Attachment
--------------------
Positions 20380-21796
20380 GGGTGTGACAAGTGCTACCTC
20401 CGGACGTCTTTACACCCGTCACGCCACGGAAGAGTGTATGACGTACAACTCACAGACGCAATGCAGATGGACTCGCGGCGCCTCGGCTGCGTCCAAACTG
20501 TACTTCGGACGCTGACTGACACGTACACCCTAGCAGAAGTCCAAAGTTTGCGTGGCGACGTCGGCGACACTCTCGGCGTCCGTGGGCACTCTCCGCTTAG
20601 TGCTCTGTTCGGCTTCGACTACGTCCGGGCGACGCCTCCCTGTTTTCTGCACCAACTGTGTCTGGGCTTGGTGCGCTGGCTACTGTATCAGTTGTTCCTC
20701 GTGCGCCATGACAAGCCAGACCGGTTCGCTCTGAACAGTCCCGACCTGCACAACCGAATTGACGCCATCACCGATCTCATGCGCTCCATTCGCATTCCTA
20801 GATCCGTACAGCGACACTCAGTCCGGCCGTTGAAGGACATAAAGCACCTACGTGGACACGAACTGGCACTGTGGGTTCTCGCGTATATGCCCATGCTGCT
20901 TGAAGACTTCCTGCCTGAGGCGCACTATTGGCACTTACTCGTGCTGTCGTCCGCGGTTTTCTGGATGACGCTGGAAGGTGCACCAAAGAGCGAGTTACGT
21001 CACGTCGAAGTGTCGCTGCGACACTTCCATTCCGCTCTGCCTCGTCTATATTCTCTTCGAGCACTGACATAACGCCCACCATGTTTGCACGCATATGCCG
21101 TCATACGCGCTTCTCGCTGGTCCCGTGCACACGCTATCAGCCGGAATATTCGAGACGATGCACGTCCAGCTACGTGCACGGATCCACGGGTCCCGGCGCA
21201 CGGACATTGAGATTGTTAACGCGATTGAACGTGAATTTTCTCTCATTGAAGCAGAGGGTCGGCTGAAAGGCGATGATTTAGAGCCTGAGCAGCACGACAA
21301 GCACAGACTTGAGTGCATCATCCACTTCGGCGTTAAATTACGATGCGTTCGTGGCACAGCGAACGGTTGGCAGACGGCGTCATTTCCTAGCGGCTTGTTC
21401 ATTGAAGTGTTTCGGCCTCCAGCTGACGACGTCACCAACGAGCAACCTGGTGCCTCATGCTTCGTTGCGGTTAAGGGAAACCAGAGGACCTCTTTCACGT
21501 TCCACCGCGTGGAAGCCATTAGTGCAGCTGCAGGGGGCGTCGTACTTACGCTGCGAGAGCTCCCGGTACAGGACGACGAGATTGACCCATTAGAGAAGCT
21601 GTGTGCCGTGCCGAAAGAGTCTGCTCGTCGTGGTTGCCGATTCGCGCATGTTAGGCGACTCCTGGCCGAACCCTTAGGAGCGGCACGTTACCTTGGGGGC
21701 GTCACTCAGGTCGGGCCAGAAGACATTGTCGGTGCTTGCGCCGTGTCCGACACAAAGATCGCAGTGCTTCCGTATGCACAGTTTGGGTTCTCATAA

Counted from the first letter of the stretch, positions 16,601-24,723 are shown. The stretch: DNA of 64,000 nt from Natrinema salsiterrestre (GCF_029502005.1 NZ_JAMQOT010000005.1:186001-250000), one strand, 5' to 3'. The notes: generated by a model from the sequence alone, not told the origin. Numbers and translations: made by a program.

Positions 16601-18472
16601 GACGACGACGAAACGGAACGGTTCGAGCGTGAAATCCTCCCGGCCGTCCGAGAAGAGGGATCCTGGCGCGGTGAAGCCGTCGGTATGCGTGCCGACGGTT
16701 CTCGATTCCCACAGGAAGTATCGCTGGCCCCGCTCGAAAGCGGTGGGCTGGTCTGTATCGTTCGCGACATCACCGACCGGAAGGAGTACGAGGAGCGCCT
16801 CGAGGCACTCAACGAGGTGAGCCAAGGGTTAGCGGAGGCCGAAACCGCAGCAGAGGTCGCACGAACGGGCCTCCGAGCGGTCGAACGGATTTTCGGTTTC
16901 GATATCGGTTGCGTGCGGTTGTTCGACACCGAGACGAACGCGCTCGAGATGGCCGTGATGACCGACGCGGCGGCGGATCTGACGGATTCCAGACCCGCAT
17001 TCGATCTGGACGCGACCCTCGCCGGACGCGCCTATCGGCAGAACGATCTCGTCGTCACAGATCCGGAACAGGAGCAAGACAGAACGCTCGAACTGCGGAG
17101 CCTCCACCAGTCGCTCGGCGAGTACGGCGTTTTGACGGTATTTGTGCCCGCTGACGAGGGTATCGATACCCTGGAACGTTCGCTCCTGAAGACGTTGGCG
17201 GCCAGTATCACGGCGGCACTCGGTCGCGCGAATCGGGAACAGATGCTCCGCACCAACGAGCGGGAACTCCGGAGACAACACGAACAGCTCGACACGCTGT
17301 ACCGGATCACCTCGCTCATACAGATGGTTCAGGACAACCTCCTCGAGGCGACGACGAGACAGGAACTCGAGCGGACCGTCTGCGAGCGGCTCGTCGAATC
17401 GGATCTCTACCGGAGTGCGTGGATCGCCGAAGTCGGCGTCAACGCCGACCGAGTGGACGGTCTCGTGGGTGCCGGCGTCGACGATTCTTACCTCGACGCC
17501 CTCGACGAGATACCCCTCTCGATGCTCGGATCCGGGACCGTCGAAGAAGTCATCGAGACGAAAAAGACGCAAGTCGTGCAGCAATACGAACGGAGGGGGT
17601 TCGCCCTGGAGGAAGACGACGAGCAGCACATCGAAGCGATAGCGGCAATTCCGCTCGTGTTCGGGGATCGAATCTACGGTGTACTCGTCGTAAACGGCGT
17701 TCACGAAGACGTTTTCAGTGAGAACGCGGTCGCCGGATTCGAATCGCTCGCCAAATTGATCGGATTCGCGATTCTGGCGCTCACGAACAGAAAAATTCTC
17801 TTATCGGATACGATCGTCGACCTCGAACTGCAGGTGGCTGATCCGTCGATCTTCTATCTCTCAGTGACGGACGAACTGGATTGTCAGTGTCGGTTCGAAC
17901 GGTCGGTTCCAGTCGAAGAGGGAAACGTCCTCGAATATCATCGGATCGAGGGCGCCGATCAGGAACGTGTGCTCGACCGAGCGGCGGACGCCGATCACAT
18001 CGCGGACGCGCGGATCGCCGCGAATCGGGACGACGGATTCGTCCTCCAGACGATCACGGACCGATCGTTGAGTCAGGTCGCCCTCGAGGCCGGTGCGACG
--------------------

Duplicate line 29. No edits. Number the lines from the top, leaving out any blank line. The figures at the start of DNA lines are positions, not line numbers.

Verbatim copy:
17601 TCGCCCTGGAGGAAGACGACGAGCAGCACATCGAAGCGATAGCGGCAATTCCGCTCGTGTTCGGGGATCGAATCTACGGTGTACTCGTCGTAAACGGCGT